L-E-V's ‘OCD Love’.
(photo credit: REGINA BROCKE)
When Sharon Eyal first encountered Neil Hilborn’s poem “OCD,” she felt she had stumbled upon a soul mate in the author. In the poem, which is presented in a type of slam session, Hilborn describes love through the eyes of one who suffers from obsessive compulsive disorder. He describes the incessant hand washing, the turning on and off of lights and the relentless need for perfection that at first riled his partner and ultimately alienated her. “At night she’d lie in bed and w atch me turn all the lights off. And on and off and on and off and on and off...” writes Hilborn. “Usually, when I obsess over things, I see germs sneaking into my skin. I see myself crushed by an endless succession of cars... And she was the first beautiful thing I ever got stuck on.”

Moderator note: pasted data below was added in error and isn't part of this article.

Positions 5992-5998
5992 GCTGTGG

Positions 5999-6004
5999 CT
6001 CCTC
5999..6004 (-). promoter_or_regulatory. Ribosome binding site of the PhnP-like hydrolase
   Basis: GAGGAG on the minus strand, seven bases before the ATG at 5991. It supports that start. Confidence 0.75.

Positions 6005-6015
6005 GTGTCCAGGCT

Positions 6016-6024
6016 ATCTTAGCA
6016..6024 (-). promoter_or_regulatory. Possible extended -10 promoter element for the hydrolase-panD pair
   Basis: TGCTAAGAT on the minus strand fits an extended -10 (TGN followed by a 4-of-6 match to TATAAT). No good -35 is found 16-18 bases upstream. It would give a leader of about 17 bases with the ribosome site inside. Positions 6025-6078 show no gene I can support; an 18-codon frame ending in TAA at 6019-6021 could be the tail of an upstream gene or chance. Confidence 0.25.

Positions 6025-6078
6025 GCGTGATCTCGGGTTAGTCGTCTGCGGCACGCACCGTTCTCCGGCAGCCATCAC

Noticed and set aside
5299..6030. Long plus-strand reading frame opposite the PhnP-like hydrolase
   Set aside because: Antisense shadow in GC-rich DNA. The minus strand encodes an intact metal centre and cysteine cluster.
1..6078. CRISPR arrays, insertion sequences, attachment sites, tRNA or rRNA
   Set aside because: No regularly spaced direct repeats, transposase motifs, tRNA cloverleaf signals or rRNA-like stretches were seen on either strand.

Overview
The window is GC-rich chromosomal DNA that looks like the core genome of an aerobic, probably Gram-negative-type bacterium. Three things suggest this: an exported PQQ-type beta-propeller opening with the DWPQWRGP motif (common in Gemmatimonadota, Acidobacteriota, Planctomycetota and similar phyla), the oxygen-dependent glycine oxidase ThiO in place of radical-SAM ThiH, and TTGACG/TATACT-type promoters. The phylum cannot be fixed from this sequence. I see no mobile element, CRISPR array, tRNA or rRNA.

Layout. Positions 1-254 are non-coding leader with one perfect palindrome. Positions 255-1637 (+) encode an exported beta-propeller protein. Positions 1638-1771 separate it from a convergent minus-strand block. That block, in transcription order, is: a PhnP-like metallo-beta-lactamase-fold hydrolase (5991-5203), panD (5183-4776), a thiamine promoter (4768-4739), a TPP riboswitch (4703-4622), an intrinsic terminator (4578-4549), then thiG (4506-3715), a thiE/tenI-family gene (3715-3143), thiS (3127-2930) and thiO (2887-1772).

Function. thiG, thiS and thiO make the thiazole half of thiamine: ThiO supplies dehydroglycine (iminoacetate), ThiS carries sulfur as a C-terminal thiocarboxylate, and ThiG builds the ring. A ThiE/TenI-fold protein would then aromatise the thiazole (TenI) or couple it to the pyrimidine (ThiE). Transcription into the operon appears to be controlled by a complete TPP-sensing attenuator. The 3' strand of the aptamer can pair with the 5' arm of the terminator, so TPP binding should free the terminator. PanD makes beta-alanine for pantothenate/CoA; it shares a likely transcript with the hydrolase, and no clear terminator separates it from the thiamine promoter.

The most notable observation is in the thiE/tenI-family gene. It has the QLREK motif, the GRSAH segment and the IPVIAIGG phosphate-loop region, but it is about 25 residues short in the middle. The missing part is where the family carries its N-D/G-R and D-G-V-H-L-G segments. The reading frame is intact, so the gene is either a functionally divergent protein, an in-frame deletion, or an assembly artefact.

“This text is very strong for me because I feel as though it reflects me,” says Eyal of the poem. “I couldn’t stop reading it. For me it was like an already existing choreography or a mold that I could pour my inspiration and myself into.” Eyal and her life and work partner Gai Behar are in the midst of the premiere weekend of their company, L-E-V’s, newest piece, OCD Love . Spanning four days at Warehouse 2 in Jaffa, this event marks another significant step in the life of the budding dance company. Eyal is one of the most alluring figures in the Israeli dance community. For more than two decades she was the poster girl for the Batsheva Dance Company, first as a performer and then as a house choreographer. Together with Behar, Eyal established an entirely new aesthetic, one that draws on nightlife, darkness and sensuality. Their long-standing collaboration with musician Ori Lichtik fostered an audio continuity that deeply enhances the company’s esthetic. In 2013, the duo decided to break away from the comfortable environs of Batsheva and create their own kind of company. L-E-V represents a new model in the dance milieu, a troupe that has neither home nor country. With its six international dancers, L-E-V travels the globe, rehearsing in studios from Sweden to Tel Aviv and performing on stages far and wide. Eyal and Behar’s previous works for L-E-V include House , Killer Pig and L-E-V Night Show . The first two were created as commissions for other companies – House for Batsheva and Killer Pig for the Norwegian Carte Blanche. L-E-V Night Show invites audiences to experience dance in an unconventional setting, a nightclub. The show’s duration is between two and three hours. Viewers are free to roam through the space, choosing their vantage point. With OCD Love , Eyal and Behar continue on their dark journey through passion, distress and techno beats. Using Hilborn’s text strongly influenced Eyal and Behar’s process. Usually, Eyal begins with movement, allowing the flow of her body to set the tone for the process. Here, she began with an image or structure already set in her mind. “It is the first time that the core of the piece was shaped in my head and so, figuratively, before we even began working. I knew the way it feels and smells. Like the end of the world, without mercy. A smell of flowers but very dark. Like falling into a hole and not coming back. A lot of noise but desperation for quiet. It’s not coming from a place that I want to make something sad but something that I need to take out of myself, like a dark stone I have in my chest,” says Eyal. Dancers Gon Biran, Rebecca Hytting, Mariko Kakizaki, Keren Lurie Pardes, Doug Letheren and Leo Lerus perform OCD Love . Thierry Dreyfus designed the lighting for the piece. L-E-V will perform ‘OCD Love’ at Warehouse 2 in Jaffa on October 23 and 24 at 8:30 p.m. For more information, visit www.lev-dance.com